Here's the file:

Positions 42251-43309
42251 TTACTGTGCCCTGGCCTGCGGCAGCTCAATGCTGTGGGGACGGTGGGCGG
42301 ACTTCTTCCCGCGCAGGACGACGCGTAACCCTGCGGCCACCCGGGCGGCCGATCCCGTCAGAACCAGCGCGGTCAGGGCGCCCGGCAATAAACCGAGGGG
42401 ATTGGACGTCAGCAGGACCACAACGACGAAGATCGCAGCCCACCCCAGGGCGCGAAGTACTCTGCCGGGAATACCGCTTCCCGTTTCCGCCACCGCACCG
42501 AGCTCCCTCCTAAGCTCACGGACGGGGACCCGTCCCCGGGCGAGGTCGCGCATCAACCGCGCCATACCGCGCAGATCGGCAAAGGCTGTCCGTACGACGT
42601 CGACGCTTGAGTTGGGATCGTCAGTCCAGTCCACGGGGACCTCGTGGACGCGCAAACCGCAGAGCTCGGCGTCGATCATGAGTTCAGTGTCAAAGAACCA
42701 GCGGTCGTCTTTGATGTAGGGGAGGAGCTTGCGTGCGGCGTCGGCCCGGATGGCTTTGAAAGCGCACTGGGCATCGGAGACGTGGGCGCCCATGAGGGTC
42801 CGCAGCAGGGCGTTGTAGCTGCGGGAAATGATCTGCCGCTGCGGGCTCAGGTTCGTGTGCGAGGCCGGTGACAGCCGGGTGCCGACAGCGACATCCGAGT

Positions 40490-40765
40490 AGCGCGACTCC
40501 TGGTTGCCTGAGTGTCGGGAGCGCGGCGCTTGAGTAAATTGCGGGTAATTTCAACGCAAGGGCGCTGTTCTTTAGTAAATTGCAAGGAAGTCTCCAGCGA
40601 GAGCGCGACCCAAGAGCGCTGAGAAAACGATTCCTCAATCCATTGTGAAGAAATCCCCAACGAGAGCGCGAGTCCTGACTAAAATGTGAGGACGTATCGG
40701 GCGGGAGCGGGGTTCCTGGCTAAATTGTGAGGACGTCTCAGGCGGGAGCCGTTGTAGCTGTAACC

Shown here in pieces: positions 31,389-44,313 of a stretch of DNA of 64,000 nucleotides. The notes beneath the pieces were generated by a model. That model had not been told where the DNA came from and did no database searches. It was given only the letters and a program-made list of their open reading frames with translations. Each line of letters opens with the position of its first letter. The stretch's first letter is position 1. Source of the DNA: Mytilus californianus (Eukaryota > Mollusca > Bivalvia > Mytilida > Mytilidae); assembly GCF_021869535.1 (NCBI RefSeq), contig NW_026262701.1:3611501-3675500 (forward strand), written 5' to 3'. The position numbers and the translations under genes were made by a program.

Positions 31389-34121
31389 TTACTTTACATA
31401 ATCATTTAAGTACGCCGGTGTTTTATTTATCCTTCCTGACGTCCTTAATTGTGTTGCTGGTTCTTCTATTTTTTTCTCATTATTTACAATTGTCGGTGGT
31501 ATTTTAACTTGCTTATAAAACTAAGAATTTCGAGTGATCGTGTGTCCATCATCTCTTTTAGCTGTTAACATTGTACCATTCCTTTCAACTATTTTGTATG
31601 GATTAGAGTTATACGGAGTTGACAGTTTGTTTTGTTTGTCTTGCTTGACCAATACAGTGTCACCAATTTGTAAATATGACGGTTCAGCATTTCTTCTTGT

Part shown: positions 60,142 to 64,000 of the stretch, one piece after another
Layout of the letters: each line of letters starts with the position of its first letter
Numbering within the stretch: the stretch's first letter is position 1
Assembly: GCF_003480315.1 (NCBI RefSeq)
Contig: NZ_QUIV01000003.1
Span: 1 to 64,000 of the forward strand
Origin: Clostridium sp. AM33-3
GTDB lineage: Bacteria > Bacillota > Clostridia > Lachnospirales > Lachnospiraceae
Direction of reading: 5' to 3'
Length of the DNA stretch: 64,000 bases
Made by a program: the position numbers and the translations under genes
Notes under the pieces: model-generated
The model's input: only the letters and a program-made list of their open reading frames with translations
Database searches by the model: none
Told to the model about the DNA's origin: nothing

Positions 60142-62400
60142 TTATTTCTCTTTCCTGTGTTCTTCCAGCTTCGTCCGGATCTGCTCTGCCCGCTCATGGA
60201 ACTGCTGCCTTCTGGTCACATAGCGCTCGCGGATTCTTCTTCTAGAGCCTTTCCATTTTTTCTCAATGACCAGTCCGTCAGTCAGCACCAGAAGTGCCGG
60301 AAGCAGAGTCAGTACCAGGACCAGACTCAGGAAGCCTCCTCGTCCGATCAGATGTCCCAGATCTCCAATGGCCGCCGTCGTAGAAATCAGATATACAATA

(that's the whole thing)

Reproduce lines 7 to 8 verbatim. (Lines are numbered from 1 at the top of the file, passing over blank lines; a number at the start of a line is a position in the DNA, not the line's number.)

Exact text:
42701 GCGGTCGTCTTTGATGTAGGGGAGGAGCTTGCGTGCGGCGTCGGCCCGGATGGCTTTGAAAGCGCACTGGGCATCGGAGACGTGGGCGCCCATGAGGGTC
42801 CGCAGCAGGGCGTTGTAGCTGCGGGAAATGATCTGCCGCTGCGGGCTCAGGTTCGTGTGCGAGGCCGGTGACAGCCGGGTGCCGACAGCGACATCCGAGT